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Learning "safety comes first" through video modeling opportunities.

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Keywords: examples/non-examples, video modeling, Appropriate behaviors, Home, Community, Safety, Transitions
Subject(s): Speech and Language, Special Needs, Autism, Social Skills, Video
Grades 5 through 12
NETS-S Standard:
  • Creativity and Innovation
  • Communication and Collaboration
  • Technology Operations and Concepts
View Full Text of Standards
School: Marblehead Veterans Middle School, Marblehead, MA
Planned By: Alicia Bushey
Original Author: Alicia Bushey, Lawrence
Use technology as a means to capture your students' interest while reinforcing safety skills. There are many skills that need to be learned by students to navigate their way in and around school. Students with autism and other students in Special Education can have a difficult time knowing safety skills. Safety skills related to school can be: reading community/safety signs, traveling safely in the hallway (walk on the righthand side, keep hands to yourself, do not touch student work on bulletin boards, etc..), communicating appropriately with peers and adults in the hallway (appropriate words, volume, tone of voice) and using crosswalks, following lunchline/cafeteria rules and knowing how to get to your destination in a safe and timely manner. All of these skills tie into real life skills that help people be safe in their communities as well.

A. Engage students by choosing a safety topic around your school as it relates to your class.
B. Use an interactive whiteboard for technology integration to develop T-charts for appropriate and inappropriate ways of demonstrating safety. For instance, your class could focus on navigating a busy hallway. Different individuals could focus on various parts of navigating the hallway:
1. Safety and manners for opening doors, holding doors
2. Watching for others - what to do when you come across a group of students that are in your way.
3. Walking in a safe manner - carrying your supplies, watching out for others, pace of walking
4. Talking appropriately - greeting others, keeping your volume under control.
5. Following rules and safety expectations - Many times students with Autism are "rule followers" and often call out loudly when they interpret other students as not following the rules. This can become a safety issue, or even a bullying situations (as the bully or the vicitm).
C. Students can role play the examples of how to demonstrate the skills in an appropriate manner as well as an inappropriate manner.
D. Once students have practiced and rehearsed on a regular basis, you can create videos to help reinforce the behaviors.
E. Video tape students using camcorders. Use thumbdrives and/or memory cards to transfer the video to your computer. Students can work on editing their videos on individual computers or on an interactive whiteboard with a projector as a whole class.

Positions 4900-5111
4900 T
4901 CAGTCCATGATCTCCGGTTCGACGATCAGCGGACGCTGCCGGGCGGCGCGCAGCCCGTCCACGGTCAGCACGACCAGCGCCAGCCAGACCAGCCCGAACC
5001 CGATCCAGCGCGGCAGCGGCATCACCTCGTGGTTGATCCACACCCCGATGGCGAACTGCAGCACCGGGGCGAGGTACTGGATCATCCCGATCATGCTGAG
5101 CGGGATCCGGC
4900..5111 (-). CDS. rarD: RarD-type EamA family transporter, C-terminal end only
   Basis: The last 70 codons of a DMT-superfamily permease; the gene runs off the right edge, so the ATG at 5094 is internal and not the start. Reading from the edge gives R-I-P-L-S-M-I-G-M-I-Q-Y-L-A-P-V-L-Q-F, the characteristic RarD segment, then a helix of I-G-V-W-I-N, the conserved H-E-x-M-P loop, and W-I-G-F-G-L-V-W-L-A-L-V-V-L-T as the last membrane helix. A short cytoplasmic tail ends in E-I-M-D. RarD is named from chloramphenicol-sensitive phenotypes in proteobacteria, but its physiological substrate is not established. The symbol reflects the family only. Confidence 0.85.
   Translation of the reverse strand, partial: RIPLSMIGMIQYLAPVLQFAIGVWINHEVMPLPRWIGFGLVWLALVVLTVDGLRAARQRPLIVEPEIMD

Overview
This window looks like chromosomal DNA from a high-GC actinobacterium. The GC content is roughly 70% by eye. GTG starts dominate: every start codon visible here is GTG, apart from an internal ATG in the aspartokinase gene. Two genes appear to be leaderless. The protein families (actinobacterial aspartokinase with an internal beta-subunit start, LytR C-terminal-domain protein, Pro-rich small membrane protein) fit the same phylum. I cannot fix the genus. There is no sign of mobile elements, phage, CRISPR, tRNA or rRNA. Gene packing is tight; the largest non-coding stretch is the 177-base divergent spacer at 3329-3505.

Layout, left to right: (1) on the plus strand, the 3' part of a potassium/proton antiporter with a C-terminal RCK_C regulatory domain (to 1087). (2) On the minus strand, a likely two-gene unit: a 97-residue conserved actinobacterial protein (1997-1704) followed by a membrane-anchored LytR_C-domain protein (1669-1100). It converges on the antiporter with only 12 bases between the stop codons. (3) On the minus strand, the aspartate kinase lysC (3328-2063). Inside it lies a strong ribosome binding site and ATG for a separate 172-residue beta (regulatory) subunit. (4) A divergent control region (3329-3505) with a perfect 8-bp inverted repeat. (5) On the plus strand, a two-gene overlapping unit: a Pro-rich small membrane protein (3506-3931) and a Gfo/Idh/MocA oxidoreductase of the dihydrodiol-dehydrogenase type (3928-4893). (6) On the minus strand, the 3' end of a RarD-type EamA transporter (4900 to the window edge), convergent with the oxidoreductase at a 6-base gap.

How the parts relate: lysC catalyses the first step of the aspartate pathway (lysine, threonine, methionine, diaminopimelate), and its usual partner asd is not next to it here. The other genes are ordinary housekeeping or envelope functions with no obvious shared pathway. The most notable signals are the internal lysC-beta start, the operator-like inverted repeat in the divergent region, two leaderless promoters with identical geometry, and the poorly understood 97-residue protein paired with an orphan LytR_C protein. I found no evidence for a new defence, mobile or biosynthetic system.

This lesson helps develop creativity for teaching and learning new skills as well as collaboration and communication with peers as videos are developed. In addition, it helps with building technology integration into your plans to enhance these skills.
Be creative and find ways to engage all your students in video modeling opportunities. Research continues to support the idea of student learning through the use of videos in which the students are present. This can be used for pre-teaching daily, reteaching after an unsuccessful attempt or home sharing projects (riding a bike/scooter in a safe manner, cooking at home, safety in the kitchen, etc....)
Cross-Curriculum Ideas
Use video modeling to help with many areas to promote appropriate behaviors and social skills. It can be used to create cooking shows to demonstrate recipe steps, incorporating skills for community based instruction opportunities, modeling how to have conversations with same aged peers, learning skills for specific steps in curriculum programs, and transitions around school. Use in art to develop step by step art lessons and safety in the art room.
Brainstorm other ideas that the students have for videotaping. Have students watch the videos with parents at home to help with reinforcing appropriate behaviors at home. This will also increase home-school communication. Ask families for skills that could be modeled at home as a homework project. Students could share their work with the class while having a video to help reinforce appropriate skills at home with family.
As a follow-up, create portfolio discs to have for each student. Or share the videos via email with families.
Materials: Keyboarding, Ports and Hubs, Flash/USB Drives, LCD Monitors, Cables, Memory Cards, Batteries, Printers, Hard Drives, CDs and DVDs, Video Tools, Projector Screens, Point and Shoot, Flip Video, Mobile Labs, Whiteboards, Integrating Technology, Autism, Cause and Effect, Speech and Language
Other Items: You can also use IPads for the video modeling.
DVD discs to create individual video portfolios re: safety.
Chart paper (if you don't have an interactive board)